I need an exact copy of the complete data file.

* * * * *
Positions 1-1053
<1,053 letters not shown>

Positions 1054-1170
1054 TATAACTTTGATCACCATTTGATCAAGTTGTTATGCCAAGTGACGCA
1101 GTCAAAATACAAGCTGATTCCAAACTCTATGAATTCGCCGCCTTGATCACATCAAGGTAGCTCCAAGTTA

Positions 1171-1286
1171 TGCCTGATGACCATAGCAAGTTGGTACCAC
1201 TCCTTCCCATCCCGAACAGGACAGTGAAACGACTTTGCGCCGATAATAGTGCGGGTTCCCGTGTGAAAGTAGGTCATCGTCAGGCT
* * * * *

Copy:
Positions 1-1053
<1,053 letters not shown>

Positions 1054-1170
1054 TATAACTTTGATCACCATTTGATCAAGTTGTTATGCCAAGTGACGCA
1101 GTCAAAATACAAGCTGATTCCAAACTCTATGAATTCGCCGCCTTGATCACATCAAGGTAGCTCCAAGTTA

Positions 1171-1286
1171 TGCCTGATGACCATAGCAAGTTGGTACCAC
1201 TCCTTCCCATCCCGAACAGGACAGTGAAACGACTTTGCGCCGATAATAGTGCGGGTTCCCGTGTGAAAGTAGGTCATCGTCAGGCT